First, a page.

Game Tunnel guy says: lots of people do actually come to game sites to find games

Q: is there oversaturation in the market to the point where the press gets overwhelmed? ie just a press release won’t get noticed?

press says: don’t make your own website, game developers are usually very bad web developers
your website is your first impression

Q: how do you market a niche game?

directly talk to bloggers who talk about your niche

For example, some guy made a barrel game of some sort, and he worked to get links to his game on all kinds of rodeo websites — and he’s making lots of money. He’s not on any traditional videogame sites.

Press kit:
why the heck we should play it
what are the important things in the game
tell reviewers what’s cool to find in the game — give reviewers reason to care
make cheats to allow reviewers to easily get to each game level, so they don’t have to work to see the game levels

Q: What is the best month for an indie game to come out, to get attention?
February — after Xmas.
Also summer, but there are fewer readers.

A great tool for sending out press releases: PR web — only $80 will get your press release out

Q: Do a soft launch first? get feedback, then do a bigger rollout?

smart move — first of all, useful from a testing perspective
more importantly, let’s you know what the public is going to think about it

Find a midlevel site, offer them an exclusive release at first; after you get a decent review, then you can approach everybody else

7 Responses to “Live at the IndieGamesCon (day 1)”

  1. michael Says:

    I’m intrigued by the need to have AI to simulate MMO players during the development cycle; that this is “the most important tool you’ll ever make.” I wonder how important it is to closely match real player behavior in order to make such a tool useful. That is, if your simulated player just randomly takes allowed actions from the list of possible player actions, is this enough to discover design and technology bugs, or is it important to have the distribution of player actions look like real human distributions? If the latter, seems like machine learning and data mining techniques would be very useful.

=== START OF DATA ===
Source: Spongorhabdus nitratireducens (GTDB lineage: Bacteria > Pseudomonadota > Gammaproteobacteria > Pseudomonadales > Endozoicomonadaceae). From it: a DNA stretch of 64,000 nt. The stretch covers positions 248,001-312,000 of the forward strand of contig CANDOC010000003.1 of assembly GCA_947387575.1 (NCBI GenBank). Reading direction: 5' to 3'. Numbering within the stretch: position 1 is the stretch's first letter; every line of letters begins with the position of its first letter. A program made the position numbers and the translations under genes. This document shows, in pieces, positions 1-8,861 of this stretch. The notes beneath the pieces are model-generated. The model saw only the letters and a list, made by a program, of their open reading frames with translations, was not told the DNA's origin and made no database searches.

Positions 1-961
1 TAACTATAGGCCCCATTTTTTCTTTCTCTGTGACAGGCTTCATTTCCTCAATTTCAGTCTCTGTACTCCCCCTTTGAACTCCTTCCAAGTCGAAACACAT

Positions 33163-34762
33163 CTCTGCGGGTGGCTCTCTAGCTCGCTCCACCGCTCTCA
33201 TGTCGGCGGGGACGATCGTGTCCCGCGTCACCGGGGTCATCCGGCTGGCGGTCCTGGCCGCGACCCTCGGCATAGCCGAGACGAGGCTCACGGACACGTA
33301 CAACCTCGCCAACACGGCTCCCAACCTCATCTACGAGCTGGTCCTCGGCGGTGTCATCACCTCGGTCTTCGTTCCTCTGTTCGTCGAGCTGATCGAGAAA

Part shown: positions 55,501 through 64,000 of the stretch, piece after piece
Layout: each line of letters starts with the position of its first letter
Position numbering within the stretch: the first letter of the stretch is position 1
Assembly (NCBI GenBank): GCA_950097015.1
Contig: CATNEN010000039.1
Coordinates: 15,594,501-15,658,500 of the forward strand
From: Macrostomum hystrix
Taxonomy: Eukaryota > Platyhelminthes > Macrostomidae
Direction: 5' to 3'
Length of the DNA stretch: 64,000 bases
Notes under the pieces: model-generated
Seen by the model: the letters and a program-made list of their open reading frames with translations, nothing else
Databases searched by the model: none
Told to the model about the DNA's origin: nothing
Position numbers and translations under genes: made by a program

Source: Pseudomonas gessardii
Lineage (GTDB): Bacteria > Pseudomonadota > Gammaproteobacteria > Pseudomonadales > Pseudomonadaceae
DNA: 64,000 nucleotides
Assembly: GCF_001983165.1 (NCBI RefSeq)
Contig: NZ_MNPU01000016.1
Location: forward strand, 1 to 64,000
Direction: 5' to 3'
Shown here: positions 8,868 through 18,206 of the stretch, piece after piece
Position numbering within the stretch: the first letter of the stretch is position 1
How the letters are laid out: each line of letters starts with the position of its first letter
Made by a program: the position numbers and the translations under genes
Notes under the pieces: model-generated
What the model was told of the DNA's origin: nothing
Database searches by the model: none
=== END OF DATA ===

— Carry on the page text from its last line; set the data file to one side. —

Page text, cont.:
2. andrew Says:

    I think the guy said something like, “if the simulated player AI does about 50% of what real players do, that’s already extremely valuable”.

    btw, there’s a show-off center here with 25 machines (20 PC’s, 5 Macs), where people can install their indie games on them. I installed Facade on 8 of the machines, and it’s been getting a lot of play and good buzz. A bit to my surprise, almost no one here had heard of Facade before seeing in here — which just goes to show how the word of Facade’s existence still isn’t out yet. That suggests its download numbers have a lot of room to grow, I think.

  3. Nate Combs Says:

    Hi Andrew –

    “a tool that does 70% of what a standard user does is so valuable”

    “if the simulated player AI does about 50% of what real players do, that’s already extremely valuable”.

    I would be interested in further detail here – can you cite who said this or website. I just gave a talk on this topic involving a lot of the usual conjecture and supposition. Would enjoy inputs from those in these trenches. Detail about what they actually can simulate (vs. what is too hard) is of special interest.


  4. Dirk Scheuring Says:

    [I]if your simulated player just randomly takes allowed actions from the list of possible player actions, is this enough to discover design and technology bugs, or is it important to have the distribution of player actions look like real human distributions?

    Maybe you can find a Zipf-curve-like power law that maps input frequencies to the list of allowable player actions. If so, that could be a shortcut to that artificial “70-percent-player”.

  5. Grand Text Auto » Live at the IndieGamesCon (day 2) Says:

    […] 9, 2005

    Live at the IndieGamesCon (day 2)
    by andrew @ 5:14 pm

    Adding to yesterday’s coverage, I’m continuing to blog live today at the […]

  6. Raph Says:

    The commonest thing is to log in a bunch of agents to do simple random walks invoking collision, whilst chatting randomly and playing emotes. Just doing this sort of thing with a few thousand agents load testing the server is going to hit the most basic “smoke test” sort of thing. Simple automated testing suites to try every command to make sure they all function, that sort of thing.

  7. andrew Says:

    Nate — it was an outspoken guy named Steven Snow of NCSoft; looks like he is/was a producer on an MMO called Auto Assault. He was speaking off the cuff without slides; any facts or figures he said were based on his own experience / anecdotal evidence / gut feeling.